The search "suburbs" yielded
136 articles

Falls Church, Virginia: an independent city asserting its identity through…stop lights?

After seventy years of steady and often astronomical growth—from 1940 to 2010—suburban Fairfax County Virginia finally slowed in the 2010s to a more modest pace.  It had no choice.  This county opposite the Potomac River from Washington DC is developed across about 75% of its 390-square-mile land area.  Even more impressive is that isn’t even

Hoboken NJ: gentrification in a time-lapse overdrive, but without all the improvements.

Hoboken, New Jersey isn’t a particularly obscure suburb.  Peering right across the Hudson River toward Greenwich Village, it’s a fortuitously located municipality that basically everyone in metro New York knows.  Odds are good that most adults living in the tri-state area have passed through it at one point in time.   Tiny though it may

The endangered news rack: no longer a source of headlines, now more of a museum piece.

Hot on the heels of those Manhattan Irish pubs, several of which sit frozen in time after St. Patrick’s Day, we encounter another example of Mt. Vesuvius erupting and coating everything in ash.  But this time the Pompeii is a much more suburban setting.  The Interstate 270 corridor bisects Montgomery County, the most populous county

Analog Memes, Part I: a guardrail as the artists’ canvas. 

It’s hard to imagine this in 2022, but there was indeed an era when meme was not a part of common parlance.  Such a time may be hard to conceive for the Generation Zoomers, but most older Millennials and all Xers can recall when they somehow knew and fully understood what the term means, even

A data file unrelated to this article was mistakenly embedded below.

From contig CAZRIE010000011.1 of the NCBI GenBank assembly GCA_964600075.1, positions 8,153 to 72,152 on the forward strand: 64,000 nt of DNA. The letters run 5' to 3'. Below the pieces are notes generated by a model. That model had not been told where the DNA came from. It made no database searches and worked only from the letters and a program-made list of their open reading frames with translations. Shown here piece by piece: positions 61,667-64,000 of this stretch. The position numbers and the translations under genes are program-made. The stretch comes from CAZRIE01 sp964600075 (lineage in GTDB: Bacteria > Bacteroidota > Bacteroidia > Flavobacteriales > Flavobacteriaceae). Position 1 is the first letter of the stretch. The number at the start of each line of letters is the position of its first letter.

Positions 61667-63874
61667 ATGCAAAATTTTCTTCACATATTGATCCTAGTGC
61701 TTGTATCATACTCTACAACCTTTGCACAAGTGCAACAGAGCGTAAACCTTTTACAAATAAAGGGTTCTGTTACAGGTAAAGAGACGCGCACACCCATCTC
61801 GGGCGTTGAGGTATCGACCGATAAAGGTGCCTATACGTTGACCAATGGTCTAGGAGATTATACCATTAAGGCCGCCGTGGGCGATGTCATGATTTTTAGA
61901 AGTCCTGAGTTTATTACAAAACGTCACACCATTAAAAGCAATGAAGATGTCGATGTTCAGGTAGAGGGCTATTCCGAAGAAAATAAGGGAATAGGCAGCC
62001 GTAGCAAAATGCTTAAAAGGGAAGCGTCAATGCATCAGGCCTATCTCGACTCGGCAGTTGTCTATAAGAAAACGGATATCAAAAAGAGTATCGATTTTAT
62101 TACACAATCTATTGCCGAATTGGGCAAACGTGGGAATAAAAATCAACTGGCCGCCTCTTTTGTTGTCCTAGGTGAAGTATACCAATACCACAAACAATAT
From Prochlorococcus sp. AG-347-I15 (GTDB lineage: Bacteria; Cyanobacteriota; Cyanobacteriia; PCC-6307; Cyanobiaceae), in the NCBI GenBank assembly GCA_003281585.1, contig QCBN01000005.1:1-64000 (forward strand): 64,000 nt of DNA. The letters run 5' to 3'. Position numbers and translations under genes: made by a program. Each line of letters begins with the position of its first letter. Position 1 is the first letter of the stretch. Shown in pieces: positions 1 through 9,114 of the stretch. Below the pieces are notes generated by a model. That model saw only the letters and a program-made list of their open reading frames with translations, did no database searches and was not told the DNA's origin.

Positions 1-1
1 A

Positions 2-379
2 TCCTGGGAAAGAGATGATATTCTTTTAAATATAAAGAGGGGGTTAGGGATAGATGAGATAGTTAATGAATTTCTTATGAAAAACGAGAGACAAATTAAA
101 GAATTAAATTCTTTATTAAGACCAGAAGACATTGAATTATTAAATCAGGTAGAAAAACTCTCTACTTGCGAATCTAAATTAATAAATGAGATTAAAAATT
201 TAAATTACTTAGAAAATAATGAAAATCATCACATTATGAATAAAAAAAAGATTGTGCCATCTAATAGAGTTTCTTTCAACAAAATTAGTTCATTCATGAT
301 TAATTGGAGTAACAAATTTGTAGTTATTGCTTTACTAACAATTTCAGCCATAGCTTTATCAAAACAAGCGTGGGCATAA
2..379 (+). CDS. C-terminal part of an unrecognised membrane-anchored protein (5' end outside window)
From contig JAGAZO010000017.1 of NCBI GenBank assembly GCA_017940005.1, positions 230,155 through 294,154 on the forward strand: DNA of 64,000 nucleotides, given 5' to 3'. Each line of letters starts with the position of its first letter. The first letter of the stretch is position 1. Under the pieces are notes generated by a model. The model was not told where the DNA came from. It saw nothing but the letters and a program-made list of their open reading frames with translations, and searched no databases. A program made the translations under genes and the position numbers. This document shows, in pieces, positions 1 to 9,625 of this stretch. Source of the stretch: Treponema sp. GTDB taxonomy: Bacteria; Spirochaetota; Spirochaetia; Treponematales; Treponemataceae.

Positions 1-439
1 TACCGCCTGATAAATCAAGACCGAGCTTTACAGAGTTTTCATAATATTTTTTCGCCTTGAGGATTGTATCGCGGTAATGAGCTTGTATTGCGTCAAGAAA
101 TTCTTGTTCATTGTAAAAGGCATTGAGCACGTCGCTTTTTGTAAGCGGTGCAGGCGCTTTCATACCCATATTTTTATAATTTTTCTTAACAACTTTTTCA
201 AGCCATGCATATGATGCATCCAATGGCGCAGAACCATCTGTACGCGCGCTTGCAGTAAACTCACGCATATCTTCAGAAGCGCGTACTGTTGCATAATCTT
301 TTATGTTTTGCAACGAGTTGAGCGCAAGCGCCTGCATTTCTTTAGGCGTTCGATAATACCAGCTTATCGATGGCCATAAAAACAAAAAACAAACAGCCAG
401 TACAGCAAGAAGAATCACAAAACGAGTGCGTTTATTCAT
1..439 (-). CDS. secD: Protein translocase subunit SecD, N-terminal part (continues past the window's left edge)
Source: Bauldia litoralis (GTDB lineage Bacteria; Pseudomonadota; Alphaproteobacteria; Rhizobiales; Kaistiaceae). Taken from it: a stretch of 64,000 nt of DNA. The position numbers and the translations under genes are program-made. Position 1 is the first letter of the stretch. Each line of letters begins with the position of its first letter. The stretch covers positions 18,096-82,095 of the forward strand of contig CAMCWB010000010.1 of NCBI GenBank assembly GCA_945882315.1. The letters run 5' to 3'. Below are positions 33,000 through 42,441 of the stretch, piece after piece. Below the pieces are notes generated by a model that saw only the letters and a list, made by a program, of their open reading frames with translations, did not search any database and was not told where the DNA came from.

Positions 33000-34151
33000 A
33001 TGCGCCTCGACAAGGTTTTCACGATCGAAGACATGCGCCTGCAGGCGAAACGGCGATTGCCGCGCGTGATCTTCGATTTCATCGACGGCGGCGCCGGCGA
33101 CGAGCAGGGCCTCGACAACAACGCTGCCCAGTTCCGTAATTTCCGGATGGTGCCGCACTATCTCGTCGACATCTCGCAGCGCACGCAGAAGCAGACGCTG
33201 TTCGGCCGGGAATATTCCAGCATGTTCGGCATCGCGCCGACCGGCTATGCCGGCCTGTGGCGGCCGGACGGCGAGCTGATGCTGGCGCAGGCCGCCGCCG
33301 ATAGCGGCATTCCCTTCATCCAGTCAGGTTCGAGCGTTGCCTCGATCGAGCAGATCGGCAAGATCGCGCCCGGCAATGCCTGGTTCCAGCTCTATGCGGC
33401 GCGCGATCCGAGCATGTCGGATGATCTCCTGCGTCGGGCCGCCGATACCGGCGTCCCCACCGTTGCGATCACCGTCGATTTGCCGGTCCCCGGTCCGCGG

College Park: the Maryland uni town where retail should thrive. And doesn’t.

By this point, after two years of intermittent lockdowns and the ensuing impacts on businesses, we can all see it with our own eyes: retail is fickle.  I’ve written about this more times than I can count, since the very onset of this blog, waaaaay back when the biggest issue I could see was that

Arlington Temple United Methodist: the gas station church gets its own catechism.

The primary photo in this article features a landmark that is widely known to people in the greater Washington DC area, particularly those on the Virginia side of the river.  But it isn’t significant or important enough to have any clout nationally or even outside the region.  It’s a visual landmark in the sense that

How can we tell if a restaurant is an ascendent chain? It calls itself “local”.

It’s been over a decade since I wrote about the fish, chop, and steakhouse known as Kincaid’s, a chain with a location in Carmel, Indiana (an Indianapolis suburb) that, based on my fleeting observations, was doing everything it could to downplay its very chainy-ness.   And that was the point.  The interior of Kincaid’s included